Slice vs. Splice

Posted by Yomaira Escano on April 6, 2020

In JavaScript, methods like slice() and splice() can be really confusing to use. I hope to be able to explain them in simpler terms to help me remember their differences.


In everyday life we think of slice in a few different ways. To slice is the act of cutting a small portion of something. A slice harkens memories of our favorite pie or the best pizza in town. So, how can we understand the word slice as a method in JavaScript?

Pretty similar to cutting a piece of pie, the slice() method gives us a piece of an array. When using the slice() method, we give it specific arguments that determine where we want the slicing of the array to begin and where we want it to end.

For example, …

const fruits = [‘apple’, ‘pear’, ‘papaya’, ‘mango’, ‘pineapple’, ‘guava’]

console.log(fruits.slice(1, 4));     // prints [‘pear’, ‘papaya’, ‘mango’]

Notice the example above. We are passing two arguments, the beginning (first argument) and end (second argument). In other words, we want the slicing of the array to begin at index 1 and end at index 4. When providing the second argument, the main thing to remember is that while it gives us a hard end to the slicing of the array, the slice we get back is not inclusive of this index. We will only get back an array with elements found at index 1, index 2 and index 3. What if we only pass one argument?

console.log(fruits.slice(3)); // prints [‘mango’, ‘pineapple’, ‘guava’]

By passing only one argument we’re giving our slice() method an explicit beginning without an explicit end. This is interpreted in JavaScript as a request to slice the array starting at index 3 and give us all elements after index 3. In other words, not having the second argument is the same as if we had explicitly added the following argument: fruits.length.

console.log(fruits.slice(3, fruits.length)); // prints [‘mango’, ‘pineapple’, ‘guava’]

The most important detail to remember about using the slice() method is that slicing from the original array does not affect the original array. When you console.log() fruits after previously using the slice() method, you see that the original fruits array remains unchanged.

console.log(fruits) // prints [‘apple’, ‘pear’, ‘papaya’, ‘mango’, ‘pineapple’, ‘guava’]


I had to look up the definition of splice to make sure that I understood it. In general, splicing refers to the joining of separate pieces of rope or cable. So how do we use the splice() method? Let’s revisit our fruits array from above.

const fruits = [‘apple’, ‘pear’, ‘papaya’, ‘mango’, ‘pineapple’, ‘guava’]

When manipulating the above array, we have to understand how the arguments that we pass can manipulate the array. Let’s try an example.

fruits.splice(2, 0, ‘banana’);

The splice() method can take 3 arguments. The first argument, 2, represents the index where we want the new element inserted. The second argument, 0, represents the amount of elements that we want deleted from the array. In our example we are not deleting any elements in order to insert the new element. Finally, the third argument, banana, represents the new item that we want inserted at index 2. Our new fruits array will look as follows:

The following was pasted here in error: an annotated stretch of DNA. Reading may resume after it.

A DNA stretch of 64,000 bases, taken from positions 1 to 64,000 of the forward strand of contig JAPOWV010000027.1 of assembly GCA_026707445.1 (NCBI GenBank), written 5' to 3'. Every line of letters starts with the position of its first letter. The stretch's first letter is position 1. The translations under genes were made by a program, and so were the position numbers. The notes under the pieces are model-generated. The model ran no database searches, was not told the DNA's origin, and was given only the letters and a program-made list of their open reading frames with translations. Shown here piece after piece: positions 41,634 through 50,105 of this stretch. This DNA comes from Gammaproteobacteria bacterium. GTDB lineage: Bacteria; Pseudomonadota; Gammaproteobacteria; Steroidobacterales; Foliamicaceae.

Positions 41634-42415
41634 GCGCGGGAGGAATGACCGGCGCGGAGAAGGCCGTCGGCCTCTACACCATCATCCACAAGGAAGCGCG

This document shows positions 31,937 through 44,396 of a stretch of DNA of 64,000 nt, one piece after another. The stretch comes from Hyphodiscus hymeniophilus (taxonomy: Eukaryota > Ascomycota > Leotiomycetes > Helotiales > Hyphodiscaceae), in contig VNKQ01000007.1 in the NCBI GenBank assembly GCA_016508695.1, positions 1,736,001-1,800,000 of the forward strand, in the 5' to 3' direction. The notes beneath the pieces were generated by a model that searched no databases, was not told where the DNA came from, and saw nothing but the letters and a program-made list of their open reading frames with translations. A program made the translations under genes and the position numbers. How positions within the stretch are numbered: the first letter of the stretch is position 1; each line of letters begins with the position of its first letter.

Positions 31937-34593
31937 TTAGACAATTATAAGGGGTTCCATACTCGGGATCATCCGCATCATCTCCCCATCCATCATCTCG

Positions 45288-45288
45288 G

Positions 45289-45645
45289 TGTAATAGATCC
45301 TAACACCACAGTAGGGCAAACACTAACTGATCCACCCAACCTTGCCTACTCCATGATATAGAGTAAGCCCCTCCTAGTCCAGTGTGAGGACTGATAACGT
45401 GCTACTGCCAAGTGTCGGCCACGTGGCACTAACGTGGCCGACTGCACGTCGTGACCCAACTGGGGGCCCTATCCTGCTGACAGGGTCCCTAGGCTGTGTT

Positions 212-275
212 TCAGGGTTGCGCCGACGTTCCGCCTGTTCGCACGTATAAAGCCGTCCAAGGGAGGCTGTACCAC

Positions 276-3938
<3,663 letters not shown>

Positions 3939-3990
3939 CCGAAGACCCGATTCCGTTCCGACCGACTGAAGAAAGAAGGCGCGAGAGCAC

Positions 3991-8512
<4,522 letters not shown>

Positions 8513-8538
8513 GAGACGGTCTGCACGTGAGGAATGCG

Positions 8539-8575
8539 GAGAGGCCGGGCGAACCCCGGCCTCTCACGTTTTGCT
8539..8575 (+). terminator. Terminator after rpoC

console.log(fruits); // prints [‘apple’, ‘pear’, ‘banana’, ‘papaya’, ‘mango’, ‘pineapple’, ‘guava’]

As you can see from the new array above, banana is in the second index of the array and we didn’t delete any of the other elements. The original fruits array had 6 items; the new fruits array after using the splice() method has 7 items.

Let’s look at another example.

fruits.splice(1, 1, ‘strawberry’);

console.log(fruits);     //	prints [‘apple’, ‘strawberry’, ‘banana’, ‘papaya’, ‘mango’, ‘pineapple’, ‘guava’]

In this last example we are replacing pear with strawberry.

The splice() method is very versatile because of how it can be used. The examples above demonstrate how items within an array can be inserted and replaced. But you can also delete items very easily.

Of the 3 arguments that can be passed the second and third arguments are optional. If you pass only one argument it’s indicating the index where we want to start deleting items from the array.


console.log(fruits);     // prints [‘apple’, ‘strawberry’]

If we decide to exclude the third argument, our example would look something like this:

fruits.splice(2, 4);

console.log(fruits);     // prints [‘apple’, ‘strawberry’, ‘guava’]

In other words, starting at index 2 (banana) we delete the next 4 elements in the array ([‘banana’, ‘papaya’, ‘mango’, ‘pineapple’]). When we print fruits, our array has gone from 7 items to 3 - [‘apple’, ‘strawberry’, ‘guava’].

If we pass only the first and third arguments, the array does not change at all. However, if we pass only the third argument without the first two arguments, then all elements of the array are deleted, and when we print the fruits array then we get an empty array.


console.log(fruits);     //	prints []

To be safe the best approach is to use the arguments as they are intended, especially since the splice() method can be so destructive.


Using slice() or splice() can be very useful in code, but it’s important to note their differences. It’s really easy to get confused by them and not be entirely sure when or how to use them. For starters, splice() should not be confused with slice(). Whereas slice() does not change the content of the original array, splice() will certainly modify the original array. Another thing to remember is that they may demonstrate very similar behavior, but you have to understand the different results of their use. I know all of this takes time to figure out and learn, but with time and continued practice this too will soon be part of my ever-growing arsenal of code.